The war had altered everything. Once separate, the pieces that made up our old country no longer carried the same characteristics that had formerly represented their respective parts of the whole. Previously shared things--landmarks, writers, scientists--had to be doled out according to their new owners. That Nobel Prize-winner was no longer ours, but theirs; we named our airport after our crazy inventor, who was no longer a communal figure. And all the while we told ourselves that everything would eventually return to normal.
War, for Natalia, has resulted in social and political fragmentation. In some cases, the effects of such divisions continue to be felt: there is tension, for instance, when Natalia talks to some of the people in Zdrevkov and Brejevina, areas across the border from Natalia's home city. Although the idea that "everything would eventually return to normal" is probably a self-deception, war does not disrupt all elements of Natalia's life. In fact, she and her grandfather develop an even closer bond during periods of wartime uncertainty.
People in Galina now, they give a thousand explanations for Luka's marriage to the tiger's wife. She was the bastard child of a notorious gambler, some say, who was forced on Luka as payment for a tremendous debt, a shameful secret that followed him back from those years he spent in Turkey. According to others, he purchased her from a thief in Istanbul, a man who sold girls at the souk, where she had stood quietly among the spice stacks and pyramids of fruit until Luka found her.
This quote demonstrates how easily the truth of sensitive events can be distorted, even in a town as small as Galina. While Luka was in fact tricked into marrying the Tiger's Wife, the stories that are told about him make his role into something much more sinister. These assumptions of evil in Luka's past were influenced, perhaps, by Luka's violent personality after he returned with the Tiger's Wife. However, this is not the only time that villagers have twisted and embellished facts about a mysterious character: Darisa the Bear, for instance, was widely and wrongly believed to live among bears and to have supernatural powers.
Darisa the Bear. Behind him, knowledge of the golden labyrinth, and somewhere ahead of him, advancement toward it. And in the meantime, nothing but bears.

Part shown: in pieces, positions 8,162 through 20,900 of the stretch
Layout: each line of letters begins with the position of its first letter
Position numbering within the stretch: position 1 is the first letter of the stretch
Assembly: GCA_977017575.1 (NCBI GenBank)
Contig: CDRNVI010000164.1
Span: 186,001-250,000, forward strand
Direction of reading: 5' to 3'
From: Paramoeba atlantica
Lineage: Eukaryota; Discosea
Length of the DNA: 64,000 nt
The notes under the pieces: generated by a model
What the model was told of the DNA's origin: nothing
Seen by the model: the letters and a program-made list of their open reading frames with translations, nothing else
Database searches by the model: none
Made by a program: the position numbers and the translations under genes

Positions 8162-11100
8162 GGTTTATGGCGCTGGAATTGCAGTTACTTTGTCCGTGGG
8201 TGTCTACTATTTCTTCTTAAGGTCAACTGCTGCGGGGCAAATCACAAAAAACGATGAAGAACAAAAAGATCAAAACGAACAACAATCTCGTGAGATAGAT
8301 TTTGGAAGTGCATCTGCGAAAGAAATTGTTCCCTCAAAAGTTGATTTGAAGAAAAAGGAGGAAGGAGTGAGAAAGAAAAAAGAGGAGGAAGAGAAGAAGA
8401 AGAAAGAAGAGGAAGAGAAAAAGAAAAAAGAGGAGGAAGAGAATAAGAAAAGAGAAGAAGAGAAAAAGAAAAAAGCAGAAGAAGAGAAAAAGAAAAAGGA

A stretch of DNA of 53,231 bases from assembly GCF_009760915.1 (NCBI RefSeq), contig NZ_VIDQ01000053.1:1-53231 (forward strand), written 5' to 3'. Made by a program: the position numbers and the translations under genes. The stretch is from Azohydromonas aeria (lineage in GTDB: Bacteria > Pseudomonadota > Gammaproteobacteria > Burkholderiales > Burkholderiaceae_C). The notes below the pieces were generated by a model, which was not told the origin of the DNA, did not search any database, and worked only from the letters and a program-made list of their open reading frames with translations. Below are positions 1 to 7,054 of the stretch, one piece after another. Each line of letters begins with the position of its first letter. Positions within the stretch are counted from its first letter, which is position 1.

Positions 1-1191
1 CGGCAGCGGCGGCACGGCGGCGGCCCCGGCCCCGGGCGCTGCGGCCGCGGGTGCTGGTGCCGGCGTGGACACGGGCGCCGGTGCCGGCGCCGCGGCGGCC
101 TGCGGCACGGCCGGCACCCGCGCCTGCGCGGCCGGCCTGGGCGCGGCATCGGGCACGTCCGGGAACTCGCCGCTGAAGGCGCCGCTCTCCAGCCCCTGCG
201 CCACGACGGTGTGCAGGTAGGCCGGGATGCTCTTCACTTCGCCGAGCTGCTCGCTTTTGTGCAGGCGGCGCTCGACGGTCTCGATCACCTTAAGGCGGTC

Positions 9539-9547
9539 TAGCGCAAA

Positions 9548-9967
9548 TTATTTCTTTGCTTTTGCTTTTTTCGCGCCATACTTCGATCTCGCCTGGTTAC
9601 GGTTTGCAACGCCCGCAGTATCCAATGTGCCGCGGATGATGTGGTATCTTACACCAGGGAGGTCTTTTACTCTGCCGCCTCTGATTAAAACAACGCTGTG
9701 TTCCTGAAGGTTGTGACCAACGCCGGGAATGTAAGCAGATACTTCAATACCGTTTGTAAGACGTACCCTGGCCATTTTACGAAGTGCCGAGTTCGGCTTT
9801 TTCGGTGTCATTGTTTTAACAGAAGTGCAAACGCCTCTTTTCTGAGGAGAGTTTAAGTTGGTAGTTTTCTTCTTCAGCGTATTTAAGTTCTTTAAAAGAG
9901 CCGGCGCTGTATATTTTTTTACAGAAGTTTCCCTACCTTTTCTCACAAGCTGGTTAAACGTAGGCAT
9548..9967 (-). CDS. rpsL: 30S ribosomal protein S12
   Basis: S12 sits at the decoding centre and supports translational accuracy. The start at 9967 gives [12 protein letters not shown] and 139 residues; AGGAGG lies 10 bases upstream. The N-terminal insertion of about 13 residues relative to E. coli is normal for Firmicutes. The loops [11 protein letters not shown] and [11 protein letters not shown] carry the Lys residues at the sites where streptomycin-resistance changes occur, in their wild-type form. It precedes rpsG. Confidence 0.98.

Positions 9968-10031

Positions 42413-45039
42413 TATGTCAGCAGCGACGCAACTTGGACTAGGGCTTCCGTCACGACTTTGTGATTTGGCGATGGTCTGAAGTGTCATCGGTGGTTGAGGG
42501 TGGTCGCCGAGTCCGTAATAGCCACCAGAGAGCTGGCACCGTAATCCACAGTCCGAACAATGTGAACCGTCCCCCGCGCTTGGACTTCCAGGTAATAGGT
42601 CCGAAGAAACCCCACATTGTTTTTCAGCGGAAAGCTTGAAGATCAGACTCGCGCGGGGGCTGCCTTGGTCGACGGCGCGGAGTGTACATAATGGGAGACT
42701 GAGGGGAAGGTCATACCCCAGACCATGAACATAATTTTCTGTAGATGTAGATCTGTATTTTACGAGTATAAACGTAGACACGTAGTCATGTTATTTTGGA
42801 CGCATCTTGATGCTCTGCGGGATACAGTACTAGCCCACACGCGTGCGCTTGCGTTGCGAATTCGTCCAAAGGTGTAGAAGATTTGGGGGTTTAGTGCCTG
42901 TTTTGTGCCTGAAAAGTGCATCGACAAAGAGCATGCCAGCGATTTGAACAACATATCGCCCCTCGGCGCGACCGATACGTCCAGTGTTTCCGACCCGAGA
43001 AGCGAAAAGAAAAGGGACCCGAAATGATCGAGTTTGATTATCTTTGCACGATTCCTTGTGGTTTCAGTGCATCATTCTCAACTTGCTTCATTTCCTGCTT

This quote characterizes Darisa as a character who, despite his constant activity, seems to wind up more or less in the same place. Bears define both Darisa's life and reputation, while conditions beyond his earthy lifestyle ("the golden labyrinth") appear to be clearly out of reach. Yet it would be wrong to understand Darisa's life as a process of disillusionment and dissatisfaction comparable to Luka's. Darisa enjoys making the rounds of the villages, and uses his hunting to exercise a craft--taxidermy--that he finds in many ways genuinely fulfilling.
The tiger's wife must have seen the hesitation in his face, because at that moment, her upper lip lifted and her teeth flashed out, and she hissed at him with the ridge of her nose folded up against her eyes. The sound--the only sound he ever heard her make, when she had made no sound over broken bones and bruises that spread like continents over her body--went through him like a rifle report and left him there, left him paralyzed. She was naked, ferocious, and he knew suddenly that she had learned to make that sound mimicking a face that wasn't human. He left with the bottle, without turning his back to her, reaching behind him to feel for the door, and when he opened it he couldn't even feel the cold air coming in. The heat of the house stayed with him like a mark as he walked back.
In this scene, the identity widely attributed to the Tiger's Wife clearly intersects with the way she acts. She has been assumed, up to now, to be in some way akin to the tiger, but only here--"naked, ferocious,” and making a cat-like hiss--does her physical resemblance to the tiger become more than hearsay. The Tiger's Wife also suspects, rightly, that the apothecary means to harm her. Like an animal--and like the tiger itself, which survives its journey to Galina by relying on intuition--she seems to be resorting to her immediate instincts to keep herself alive.
In the bag I found his wallet and his hat, his gloves. I found his doctor's coat, folded neatly in half. But I did not find The Jungle Book, for which I searched, mourned in that hot little room above Brejevina. It took me a long time to accept that it was gone, gone entirely, gone from his coat and from our house, gone from the drawers in his office and the shelves in our living room.
Although this excerpt records a final result--the disappearance of the copy of The Jungle Book--Natalia's testimony is ambiguous in other ways. Earlier in the novel, Natalia's grandfather pledged The Jungle Book to the Deathless Man, and lost. It is possible that the Deathless Man has come to collect his pledge. It is also possible that the copy of The Jungle Book was simply misplaced in the everyday run of events. To conclude that the first happened is to situate The Tiger's Wife as a work of supernatural writing, while to conclude that the second is the case is to ascribe rational causes to the book's disappearance--and, perhaps, to Obreht's entire composition
The Tiger’s Wife Questions and Answers